“One mile to go!”, we told Lance. But there were still tricky currents to contend with. At that stage of the tidal cycle, not long past the height of the ebb at Sandy Hook, the current along the top of Sandy Hook sets strongly from west to east. And so, as Lance was swimming toward Sandy Hook, he was also being swept out to sea.

We could have (and, probably more than we did, should have) had Lance swim at a greater angle into the current to maintain a straighter overall line toward the beach. But there’s little to be gained from angling into the current when it exceeds a certain speed. It’s often better to cross the current as fast as possible, even if temporarily swept downstream, before working back upstream through the calmer water on the other side. (David Burch, in his book Fundamentals of Kayak Navigation, has a good discussion of the pros and cons of the two strategies, and how they depend on the relative current and paddling speeds, for kayakers. The same arguments apply to swimmers, just translated to slower speeds.)

So that’s what we did (although more by luck than by good judgment!). We crossed Sandy Hook Channel, the shipping channel along the top of Sandy Hook through which the eastward current was ripping at two knots, into the eddy beyond. Lance was then able to work his way west toward the beach of Sandy Hook, albeit already some distance south of the very tip.

Just a few hundred yards left to the beach. Go, Lance!!

Lance standing up on the beach at Sandy Hook

After what must have felt like the longest final mile ever, Lance finally emerged through the surf onto the beach of Sandy Hook. He had swum from Manhattan to Sandy Hook in 4 hours, 1 minute, and 7 seconds.

Liz Fry’s record, set just a couple of months before, was 4 hours, 59 minutes, 6 seconds. So Lance beat this time—as it was clear almost from the start of his swim that he would—decisively, by almost an hour.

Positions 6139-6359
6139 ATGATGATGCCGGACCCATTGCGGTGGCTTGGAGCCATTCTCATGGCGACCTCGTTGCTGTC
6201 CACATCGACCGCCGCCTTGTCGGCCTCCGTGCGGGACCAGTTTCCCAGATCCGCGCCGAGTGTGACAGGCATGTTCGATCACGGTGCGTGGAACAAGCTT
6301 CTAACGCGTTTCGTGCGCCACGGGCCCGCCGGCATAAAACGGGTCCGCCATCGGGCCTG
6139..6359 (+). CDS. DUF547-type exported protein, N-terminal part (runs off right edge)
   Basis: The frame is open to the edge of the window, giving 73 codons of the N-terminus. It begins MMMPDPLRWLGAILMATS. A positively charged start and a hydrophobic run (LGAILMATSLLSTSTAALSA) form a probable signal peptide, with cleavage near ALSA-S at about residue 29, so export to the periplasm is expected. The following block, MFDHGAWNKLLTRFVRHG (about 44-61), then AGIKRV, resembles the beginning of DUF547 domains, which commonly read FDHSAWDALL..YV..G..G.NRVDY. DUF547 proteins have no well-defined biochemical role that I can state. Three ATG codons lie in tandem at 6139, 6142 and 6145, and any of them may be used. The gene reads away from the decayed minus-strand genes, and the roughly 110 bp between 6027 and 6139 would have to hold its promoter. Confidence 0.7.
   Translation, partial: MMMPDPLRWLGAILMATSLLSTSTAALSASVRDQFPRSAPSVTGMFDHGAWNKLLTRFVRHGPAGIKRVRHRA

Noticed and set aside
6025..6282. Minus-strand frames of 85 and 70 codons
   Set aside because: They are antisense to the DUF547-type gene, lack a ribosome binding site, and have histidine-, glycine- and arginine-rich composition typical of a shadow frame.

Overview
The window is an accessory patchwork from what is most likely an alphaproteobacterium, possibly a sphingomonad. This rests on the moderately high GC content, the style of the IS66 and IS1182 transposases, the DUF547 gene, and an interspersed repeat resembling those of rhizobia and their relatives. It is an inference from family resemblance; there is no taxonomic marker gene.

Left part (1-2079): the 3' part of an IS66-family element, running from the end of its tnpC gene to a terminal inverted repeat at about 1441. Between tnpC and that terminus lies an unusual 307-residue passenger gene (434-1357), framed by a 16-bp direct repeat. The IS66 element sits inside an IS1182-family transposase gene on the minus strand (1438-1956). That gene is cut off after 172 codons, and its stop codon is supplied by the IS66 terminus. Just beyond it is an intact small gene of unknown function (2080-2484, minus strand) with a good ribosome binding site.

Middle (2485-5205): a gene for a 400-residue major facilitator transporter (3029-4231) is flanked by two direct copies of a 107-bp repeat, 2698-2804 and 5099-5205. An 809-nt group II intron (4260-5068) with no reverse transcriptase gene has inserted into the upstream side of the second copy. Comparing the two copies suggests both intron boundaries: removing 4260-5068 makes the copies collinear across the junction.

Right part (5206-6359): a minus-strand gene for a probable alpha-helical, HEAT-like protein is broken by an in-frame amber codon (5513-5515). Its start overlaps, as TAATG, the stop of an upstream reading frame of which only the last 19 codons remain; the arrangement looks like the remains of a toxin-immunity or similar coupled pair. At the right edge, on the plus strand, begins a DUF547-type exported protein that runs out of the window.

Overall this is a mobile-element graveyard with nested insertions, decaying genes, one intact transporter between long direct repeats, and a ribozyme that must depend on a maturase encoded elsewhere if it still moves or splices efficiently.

We all get back on the motor boat for the ride back to Manhattan….

Leaving Sandy Hook behind

Just four hours to swim from Manhattan to Sandy Hook!! And this new record of Lance’s is likely to stand for a long time… To break it will take, in addition to a swimmer of Lance’s caliber, a similarly fast current, which on this day was due to a fortunate conjunction of astronomically fast current and hurricane runoff, circumstances unlikely to be repeated very often.  (Still, with the number of hurricanes predicted to increase with Global Warming… :-) )

So, one of the three records that Liz set in June 2011 is now gone… but she still has the other two.

As Richard Clifford remarked to me, he and I in our kayaks have also been trading these Ederle Swim records.  Richard was the kayaker with Tammy van Wisse in 2006 when she set the record that Liz then broke in June, when I was with her… Richard was with Lance and I was with Liz during the 2010 Ederle Swim, when they were the top two finishers and set records … and now both Richard and I were there to see Lance break one of Liz’s records in its turn… It’s not just the swimmers who have fun at these events!

All of my photos from the day are here. See also a blog post on the swim at The Daily News of Open Water Swimming.

8 responses to “A Post-Hurricane Swim Into the Record Books

  1. Another satellite image of the sediment being brought down by the Hudson River that day… (Thanks to Hannah Borgeson)


  2. Correction: On measuring it again from the marine chart, the distance from the Battery to Sandy Hook along Lance’s course is about 14.3 nautical miles, or 16.4 land miles…


  3. Wasn’t he worried about all the crap that was floating down the Hudson from sewage overflow?


    • If this had been a regular swim for many participants, it would almost certainly have been canceled. As I understand it, Lance was warned about the problems—the large floating debris into which he could swim and injure himself, the muddy runoff, and the possible contamination of the water by sewage overflow—but chose to go ahead. He had been training for this swim for a long time and understandably did not want to quit. As it turned out, he did not swim into anything and remains healthy as far as I know. Sometimes you have to trust your luck… I think I would have made the same call :-)


  4. The Daily has now produced a video about Lance’s swim—his story, his motivation for swimming, and some images from the swim itself:


  5. Pingback: Ederle Swim 2011, Round Three | Wind Against Current

  6. Pingback: Ederle Swim 2013 | Wind Against Current

  7. Pingback: A Picture-Perfect Ederle Swim | Wind Against Current